S.B.F.’s media tour may have played a role: While most executives under criminal investigation clam up, the crypto entrepreneur has spoken out over and over again. That may have pushed prosecutors to act fast, according to Mariotti, to avoid S.B.F. “muddying the waters” of a potential case through repeated assertions that he was misguided and had made mistakes.
But has S.B.F. also admitted wrongdoing? On the Unusual Whales podcast on Monday, he initially denied knowing that customer funds had moved from FTX to Alameda without permission, but then professed less certainty: “Like I, like, kind of vaguely knew, kind of, sort of maybe, um, on a qualitative level what was going on.”
What could have been: News outlets including Forbes have obtained S.B.F.’s written testimony for Tuesday. It sets the ground for his claim to have simply made mistakes by professing he messed up with a profanity — which he stresses he is using “formally, under oath” — in the first sentence.
HERE’S WHAT’S HAPPENING
The E.U. plans to tax imports based on carbon emissions. The bloc has reached an agreement meant both to protect European products made using fewer greenhouse-gas emissions and to effectively set an international price for carbon. It would also probably irritate trading partners.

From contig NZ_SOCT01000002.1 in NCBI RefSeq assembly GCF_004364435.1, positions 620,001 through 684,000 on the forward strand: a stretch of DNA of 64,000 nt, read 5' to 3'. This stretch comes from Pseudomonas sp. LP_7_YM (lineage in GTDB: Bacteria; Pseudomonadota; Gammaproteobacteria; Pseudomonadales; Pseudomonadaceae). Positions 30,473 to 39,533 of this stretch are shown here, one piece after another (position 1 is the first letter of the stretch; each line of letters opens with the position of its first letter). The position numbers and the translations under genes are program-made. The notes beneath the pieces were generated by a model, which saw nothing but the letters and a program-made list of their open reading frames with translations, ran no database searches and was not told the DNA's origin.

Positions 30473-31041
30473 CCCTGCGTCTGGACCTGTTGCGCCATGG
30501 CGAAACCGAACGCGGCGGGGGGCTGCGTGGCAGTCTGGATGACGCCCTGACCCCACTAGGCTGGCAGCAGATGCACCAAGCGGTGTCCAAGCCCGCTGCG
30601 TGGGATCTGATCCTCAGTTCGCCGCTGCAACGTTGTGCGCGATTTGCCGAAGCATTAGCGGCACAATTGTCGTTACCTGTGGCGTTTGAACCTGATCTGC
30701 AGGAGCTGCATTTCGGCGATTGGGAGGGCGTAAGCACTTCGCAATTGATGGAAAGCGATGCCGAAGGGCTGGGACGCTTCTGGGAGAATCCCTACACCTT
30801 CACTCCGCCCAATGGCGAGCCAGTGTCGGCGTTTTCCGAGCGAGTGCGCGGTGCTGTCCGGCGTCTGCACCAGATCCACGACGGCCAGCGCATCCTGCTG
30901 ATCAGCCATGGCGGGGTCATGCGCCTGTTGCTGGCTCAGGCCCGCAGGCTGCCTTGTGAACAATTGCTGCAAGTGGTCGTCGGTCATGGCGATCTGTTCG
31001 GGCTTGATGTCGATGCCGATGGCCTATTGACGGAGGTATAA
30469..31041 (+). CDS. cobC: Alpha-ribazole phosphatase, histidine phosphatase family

China begins a W.T.O. dispute over American chip export controls. Beijing accused the United States of trade protectionism by effectively blocking tech companies from selling advanced chips to China, hampering the Chinese tech industry. At the same time, Japan and the Netherlands are in talks to join the U.S. in tightening export controls on chipmaking machinery.
More on Elon Musk’s Twitter Takeover
- An Established Pattern: Firing people. Talking of bankruptcy. Telling workers to be “hard core.” Twitter isn’t the first company that witnessed Elon Musk use those tactics.
- Rivals Emerge: Sensing an opportunity, new start-ups and other social platforms are racing to dethrone Twitter and capitalize on the chaos of its new ownership under Mr. Musk.
- The ‘Twitter Files’: Mr. Musk and Matt Taibbi, an independent journalist, set off an intense debate with a release of internal Twitter documents regarding a 2020 decision to restrict posts linking to a report in the New York Post about Hunter Biden.
- Hard Fork: The Times podcast looks at Mr. Musk’s two-day clash with Apple, which he had accused of trying to sabotage Twitter before saying the “misunderstanding” had been resolved.